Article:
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Emotional Intelligence and Volkswagen

Emotional intelligence is another way of describing and/or measuring habits of the mind. Emotional intelligence skills can be learned by anyone willing to first become self-aware then set goals to strengthen areas of weakness or address competencies that are out of balance with opposing competencies.   For instance, if an individual is strong in the area of assertiveness but weak on empathy, it is possible this individual would manifest as a bit of a tyrant.

EQ –I 2.0 model of emotional intelligence measures 15 competencies.   One of the subscales is Social Responsibility. In my past work coaching leaders using the instrument, at times I have skimmed over the social responsibility subset. Many leaders will say they are so busy with the activities of their positions that they don’t have much time to focus on social responsibility.   Fair enough, I would say.

However, keep in mind that emotional intelligence is a cultivated mindset. Often seemingly insignificant behaviors are indicative of a larger pattern. According to the 2.0 model, the social responsibility subset explores whether you likely uphold the moral and ethical compass in your leadership approach and often place your teams goals ahead of your own agenda. You may also contribute/make a difference in society. (from EQ 2.0 Leadership report).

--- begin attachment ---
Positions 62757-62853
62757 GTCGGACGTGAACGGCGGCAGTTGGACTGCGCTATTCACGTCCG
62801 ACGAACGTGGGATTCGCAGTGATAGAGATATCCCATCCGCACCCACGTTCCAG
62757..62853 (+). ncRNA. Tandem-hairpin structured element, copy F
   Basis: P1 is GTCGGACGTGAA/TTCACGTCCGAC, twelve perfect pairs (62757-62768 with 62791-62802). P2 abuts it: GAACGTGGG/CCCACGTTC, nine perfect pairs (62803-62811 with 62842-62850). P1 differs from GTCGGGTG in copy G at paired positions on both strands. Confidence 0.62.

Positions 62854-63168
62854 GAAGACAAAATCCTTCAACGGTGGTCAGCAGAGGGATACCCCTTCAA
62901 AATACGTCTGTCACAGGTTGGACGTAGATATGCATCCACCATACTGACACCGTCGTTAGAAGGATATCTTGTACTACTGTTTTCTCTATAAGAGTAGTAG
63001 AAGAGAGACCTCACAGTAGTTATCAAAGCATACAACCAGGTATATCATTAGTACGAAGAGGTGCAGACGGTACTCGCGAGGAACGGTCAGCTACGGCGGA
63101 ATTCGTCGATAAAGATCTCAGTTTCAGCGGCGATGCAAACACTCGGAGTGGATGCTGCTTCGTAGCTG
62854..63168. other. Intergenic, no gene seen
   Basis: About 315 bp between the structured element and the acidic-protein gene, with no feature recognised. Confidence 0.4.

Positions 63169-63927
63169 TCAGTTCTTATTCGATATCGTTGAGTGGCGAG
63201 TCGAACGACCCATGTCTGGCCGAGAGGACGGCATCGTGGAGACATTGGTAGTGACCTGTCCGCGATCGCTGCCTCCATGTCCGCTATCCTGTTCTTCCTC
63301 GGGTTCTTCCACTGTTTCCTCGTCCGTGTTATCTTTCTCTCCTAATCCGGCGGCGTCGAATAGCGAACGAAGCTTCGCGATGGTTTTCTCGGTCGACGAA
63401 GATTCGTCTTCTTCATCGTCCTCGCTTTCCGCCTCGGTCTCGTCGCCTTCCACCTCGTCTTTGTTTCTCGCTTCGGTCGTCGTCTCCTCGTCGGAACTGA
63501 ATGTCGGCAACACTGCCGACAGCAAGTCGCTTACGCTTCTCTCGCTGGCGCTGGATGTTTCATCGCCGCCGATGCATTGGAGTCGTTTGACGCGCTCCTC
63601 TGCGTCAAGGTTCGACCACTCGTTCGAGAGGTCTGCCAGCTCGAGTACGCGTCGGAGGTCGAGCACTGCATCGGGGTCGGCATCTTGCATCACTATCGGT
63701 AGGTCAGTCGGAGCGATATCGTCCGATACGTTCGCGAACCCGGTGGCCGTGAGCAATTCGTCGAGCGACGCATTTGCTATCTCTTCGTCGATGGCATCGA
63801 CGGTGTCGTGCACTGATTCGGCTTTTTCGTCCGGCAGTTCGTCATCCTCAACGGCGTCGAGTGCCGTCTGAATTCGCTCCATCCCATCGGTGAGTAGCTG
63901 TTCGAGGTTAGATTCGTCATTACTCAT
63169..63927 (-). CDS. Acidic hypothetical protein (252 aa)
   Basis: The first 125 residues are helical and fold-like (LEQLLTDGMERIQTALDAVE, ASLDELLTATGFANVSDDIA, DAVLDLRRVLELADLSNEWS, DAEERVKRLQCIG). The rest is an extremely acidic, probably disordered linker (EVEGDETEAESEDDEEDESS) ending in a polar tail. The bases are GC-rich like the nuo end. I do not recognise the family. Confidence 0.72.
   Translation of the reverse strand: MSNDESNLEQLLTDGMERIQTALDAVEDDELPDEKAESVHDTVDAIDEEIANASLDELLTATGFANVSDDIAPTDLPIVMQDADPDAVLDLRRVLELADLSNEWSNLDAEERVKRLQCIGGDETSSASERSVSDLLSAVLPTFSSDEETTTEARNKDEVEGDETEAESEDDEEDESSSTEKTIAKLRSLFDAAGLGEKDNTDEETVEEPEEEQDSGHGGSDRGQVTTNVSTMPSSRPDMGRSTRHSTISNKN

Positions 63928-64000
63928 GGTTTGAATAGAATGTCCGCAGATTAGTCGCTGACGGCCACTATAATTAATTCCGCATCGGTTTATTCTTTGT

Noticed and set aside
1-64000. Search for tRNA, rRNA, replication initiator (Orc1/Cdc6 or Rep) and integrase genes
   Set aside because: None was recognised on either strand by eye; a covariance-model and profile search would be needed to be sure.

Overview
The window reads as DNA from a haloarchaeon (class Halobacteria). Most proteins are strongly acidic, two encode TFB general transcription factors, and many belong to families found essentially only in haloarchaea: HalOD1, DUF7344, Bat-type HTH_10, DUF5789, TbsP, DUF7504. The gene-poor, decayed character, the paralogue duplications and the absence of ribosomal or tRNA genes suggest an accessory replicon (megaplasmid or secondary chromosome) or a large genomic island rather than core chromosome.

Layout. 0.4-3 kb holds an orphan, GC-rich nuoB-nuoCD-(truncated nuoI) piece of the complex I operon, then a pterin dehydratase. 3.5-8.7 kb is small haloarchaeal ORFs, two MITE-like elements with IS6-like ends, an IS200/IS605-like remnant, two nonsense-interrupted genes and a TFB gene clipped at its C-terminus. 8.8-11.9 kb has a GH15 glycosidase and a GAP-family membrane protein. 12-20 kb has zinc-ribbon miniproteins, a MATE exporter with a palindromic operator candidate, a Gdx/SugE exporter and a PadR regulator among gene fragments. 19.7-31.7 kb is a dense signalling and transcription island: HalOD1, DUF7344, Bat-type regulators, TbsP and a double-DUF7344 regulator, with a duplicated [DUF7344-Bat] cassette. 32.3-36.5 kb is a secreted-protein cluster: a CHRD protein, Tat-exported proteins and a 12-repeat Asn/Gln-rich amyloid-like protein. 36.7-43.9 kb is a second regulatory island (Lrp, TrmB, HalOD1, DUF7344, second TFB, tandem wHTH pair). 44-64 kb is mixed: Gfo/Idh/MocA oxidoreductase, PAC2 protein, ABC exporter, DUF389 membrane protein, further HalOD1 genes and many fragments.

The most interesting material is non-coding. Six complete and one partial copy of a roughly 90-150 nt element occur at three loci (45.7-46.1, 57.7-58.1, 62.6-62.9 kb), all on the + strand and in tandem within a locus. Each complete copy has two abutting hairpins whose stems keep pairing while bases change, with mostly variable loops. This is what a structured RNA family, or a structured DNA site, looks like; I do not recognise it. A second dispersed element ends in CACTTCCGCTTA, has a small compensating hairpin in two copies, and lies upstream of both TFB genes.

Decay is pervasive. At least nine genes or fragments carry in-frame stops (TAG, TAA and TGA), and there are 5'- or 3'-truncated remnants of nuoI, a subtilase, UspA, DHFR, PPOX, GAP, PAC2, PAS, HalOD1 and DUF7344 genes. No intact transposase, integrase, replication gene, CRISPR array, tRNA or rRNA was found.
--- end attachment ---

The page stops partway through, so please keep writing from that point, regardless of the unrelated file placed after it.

“I act in an environmentally friendly way.” (Question #11, EQ-I 2.0)

The recent admission that a system-wide strategy sought to alter emission controls on Volkswagen cars is an abject failure in social responsibility.   In this case, the “team” is the world as a whole and “own agenda” is the policies at Volkswagen. It all starts with the leadership and ignoring the parameters of social responsibility perhaps at the most basic level weakened the habit of mind around doing what is right.

Leaders get to the top by relying on what got them there. Yet without taking a wide view of all of the roles that a leader must pay attention to, mistakes with far-reaching implications loom in the shadows.   Emotional intelligence sometimes is often regarded as a “soft skill” paling in comparison to other data-driven decisions making skills.

Self-awareness is tricky. Sometimes it doesn’t lead to change. One can be vaguely aware of a weak skill but not see it as relevant let alone have any motivation to address it.   That is where a strong relationship between a client and a coach can really make a difference.   Helping a client develop emotional intelligence can be like sharpening the corrective lens at the eye doctor- the lens is adjusted until finally the patient can read the eye chart.

It will take a long time before Volkswagen is trusted again. The consequences of ignoring social responsibility do tend to reverberate for a long time.   It is an EQ competency that should not be dismissed. The world doesn’t look kindly when the curtains are pulled back and we find a disregard for the greater good.

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